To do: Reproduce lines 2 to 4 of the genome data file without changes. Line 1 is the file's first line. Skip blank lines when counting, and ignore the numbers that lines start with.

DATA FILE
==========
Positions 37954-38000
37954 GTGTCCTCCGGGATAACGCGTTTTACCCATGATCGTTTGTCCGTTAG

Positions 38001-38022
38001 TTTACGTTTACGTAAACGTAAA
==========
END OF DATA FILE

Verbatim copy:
37954 GTGTCCTCCGGGATAACGCGTTTTACCCATGATCGTTTGTCCGTTAG

Positions 38001-38022
38001 TTTACGTTTACGTAAACGTAAA